Fax: (914) 693-5994
Impact of positron emission tomography/computed tomography surveillance at 12 and 24 months for detecting head and neck cancer recurrence
Version of Record online: 7 DEC 2012
Copyright © 2012 American Cancer Society
Volume 119, Issue 7, pages 1349–1356, 1 April 2013
How to Cite
Ho, A. S., Tsao, G. J., Chen, F. W., Shen, T., Kaplan, M. J., Colevas, A. D., Fischbein, N. J., Quon, A., Le, Q.-T., Pinto, H. A., Fee, W. E., Sunwoo, J. B., Sirjani, D., Hara, W. and Yao, M. (2013), Impact of positron emission tomography/computed tomography surveillance at 12 and 24 months for detecting head and neck cancer recurrence. Cancer, 119: 1349–1356. doi: 10.1002/cncr.27892
- Issue online: 18 MAR 2013
- Version of Record online: 7 DEC 2012
- Manuscript Accepted: 4 OCT 2012
- Manuscript Revised: 28 SEP 2012
- Manuscript Received: 24 AUG 2012
- positron emission tomography;
- computed tomography;
- integrated positron emission tomography and computed tomography;
- head and neck cancer;
- salvage therapy;
In head and neck cancer (HNC), 3-month post-treatment positron emission tomography (PET)/computed tomography (CT) reliably identifies persistent/recurrent disease. However, further PET/CT surveillance has unclear benefit. The impact of post-treatment PET/CT surveillance on outcomes is assessed at 12 and 24 months.
A 10-year retrospective analysis of HNC patients was carried out with long-term serial imaging. Imaging at 3 months included either PET/CT or magnetic resonance imaging, with all subsequent imaging comprised of PET/CT. PET/CT scans at 12 and 24 months were evaluated only if preceding interval scans were negative. Of 1114 identified patients, 284 had 3-month scans, 175 had 3- and 12-month scans, and 77 had 3-, 12-, and 24-month scans.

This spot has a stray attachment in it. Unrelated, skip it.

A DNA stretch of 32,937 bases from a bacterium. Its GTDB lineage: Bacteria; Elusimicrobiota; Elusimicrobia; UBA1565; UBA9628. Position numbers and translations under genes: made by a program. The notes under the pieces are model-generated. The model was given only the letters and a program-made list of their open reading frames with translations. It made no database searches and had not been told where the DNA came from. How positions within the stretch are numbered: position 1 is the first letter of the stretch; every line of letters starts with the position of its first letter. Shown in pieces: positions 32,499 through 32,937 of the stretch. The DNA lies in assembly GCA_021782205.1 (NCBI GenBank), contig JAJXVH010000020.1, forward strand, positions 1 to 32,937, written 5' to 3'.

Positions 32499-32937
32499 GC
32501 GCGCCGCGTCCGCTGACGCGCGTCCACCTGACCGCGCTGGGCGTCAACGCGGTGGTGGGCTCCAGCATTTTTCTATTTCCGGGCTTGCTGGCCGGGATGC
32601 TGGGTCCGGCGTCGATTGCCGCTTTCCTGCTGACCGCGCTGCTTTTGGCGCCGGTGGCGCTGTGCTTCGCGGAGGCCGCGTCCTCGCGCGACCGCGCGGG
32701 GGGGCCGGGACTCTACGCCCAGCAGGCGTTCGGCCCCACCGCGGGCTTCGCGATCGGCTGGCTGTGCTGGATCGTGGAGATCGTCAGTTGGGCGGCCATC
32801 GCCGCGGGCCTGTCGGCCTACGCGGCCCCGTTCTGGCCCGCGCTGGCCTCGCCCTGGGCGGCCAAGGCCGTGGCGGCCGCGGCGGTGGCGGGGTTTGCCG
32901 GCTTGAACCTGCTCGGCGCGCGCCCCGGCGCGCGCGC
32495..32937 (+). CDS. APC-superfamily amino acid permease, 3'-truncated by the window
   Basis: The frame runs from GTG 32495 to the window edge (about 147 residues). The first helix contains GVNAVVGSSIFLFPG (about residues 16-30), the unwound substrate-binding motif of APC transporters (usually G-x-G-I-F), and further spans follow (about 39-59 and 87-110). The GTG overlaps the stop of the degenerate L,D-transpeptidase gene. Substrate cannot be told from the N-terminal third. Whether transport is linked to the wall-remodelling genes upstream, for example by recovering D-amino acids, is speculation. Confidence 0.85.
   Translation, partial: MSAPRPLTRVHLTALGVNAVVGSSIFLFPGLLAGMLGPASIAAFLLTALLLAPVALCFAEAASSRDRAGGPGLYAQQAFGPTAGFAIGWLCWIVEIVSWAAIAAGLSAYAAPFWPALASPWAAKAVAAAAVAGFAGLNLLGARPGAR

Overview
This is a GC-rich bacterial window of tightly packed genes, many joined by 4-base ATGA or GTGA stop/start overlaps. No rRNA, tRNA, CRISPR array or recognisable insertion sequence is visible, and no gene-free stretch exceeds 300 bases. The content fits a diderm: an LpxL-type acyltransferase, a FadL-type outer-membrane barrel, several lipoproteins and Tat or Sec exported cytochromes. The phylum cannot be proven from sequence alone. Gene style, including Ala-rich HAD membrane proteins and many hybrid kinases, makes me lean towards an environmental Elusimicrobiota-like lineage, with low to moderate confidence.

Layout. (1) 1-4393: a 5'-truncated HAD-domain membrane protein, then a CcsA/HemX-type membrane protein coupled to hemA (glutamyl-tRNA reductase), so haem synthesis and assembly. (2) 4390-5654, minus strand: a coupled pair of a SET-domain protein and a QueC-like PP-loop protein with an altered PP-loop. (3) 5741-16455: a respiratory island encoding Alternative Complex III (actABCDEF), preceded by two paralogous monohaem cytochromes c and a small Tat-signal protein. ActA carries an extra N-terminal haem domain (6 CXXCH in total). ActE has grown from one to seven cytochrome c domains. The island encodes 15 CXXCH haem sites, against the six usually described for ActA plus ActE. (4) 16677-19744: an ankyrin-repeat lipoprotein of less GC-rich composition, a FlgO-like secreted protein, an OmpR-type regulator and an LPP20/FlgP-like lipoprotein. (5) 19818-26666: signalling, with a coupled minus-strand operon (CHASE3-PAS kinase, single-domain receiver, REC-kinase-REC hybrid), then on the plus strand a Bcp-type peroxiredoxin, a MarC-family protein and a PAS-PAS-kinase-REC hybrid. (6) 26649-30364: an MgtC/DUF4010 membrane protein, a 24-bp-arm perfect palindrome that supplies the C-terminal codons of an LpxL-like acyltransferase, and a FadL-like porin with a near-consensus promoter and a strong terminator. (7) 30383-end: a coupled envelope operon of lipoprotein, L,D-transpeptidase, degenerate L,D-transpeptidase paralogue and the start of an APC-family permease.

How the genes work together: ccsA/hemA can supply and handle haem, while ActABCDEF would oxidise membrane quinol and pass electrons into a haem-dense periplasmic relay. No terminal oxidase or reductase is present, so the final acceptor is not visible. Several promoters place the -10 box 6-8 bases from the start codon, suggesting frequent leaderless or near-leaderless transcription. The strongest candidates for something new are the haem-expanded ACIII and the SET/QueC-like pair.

PET/CT detection rates in clinically occult patients were 9% (15 of 175) at 12 months, and 4% (3 of 77) at 24 months. No difference in outcomes was identified between PET/CT-detected and clinically detected recurrences, with similar 3-year disease-free survival (41% vs 46%, P = .91) and 3-year overall survival (60% vs 54%, P = .70) rates. Compared with 3-month PET/CT, 12-month PET/CT demonstrated fewer equivocal reads (26% vs 10%, P < .001). Of scans deemed equivocal, 6% (5 of 89) were ultimately found to be positive.
HNC patients with negative 3-month imaging appear to derive limited benefit from subsequent PET/CT surveillance. No survival differences were observed between PET/CT-detected and clinically detected recurrences, although larger prospective studies are needed for further investigation. Cancer 2013. © 2012 American Cancer Society.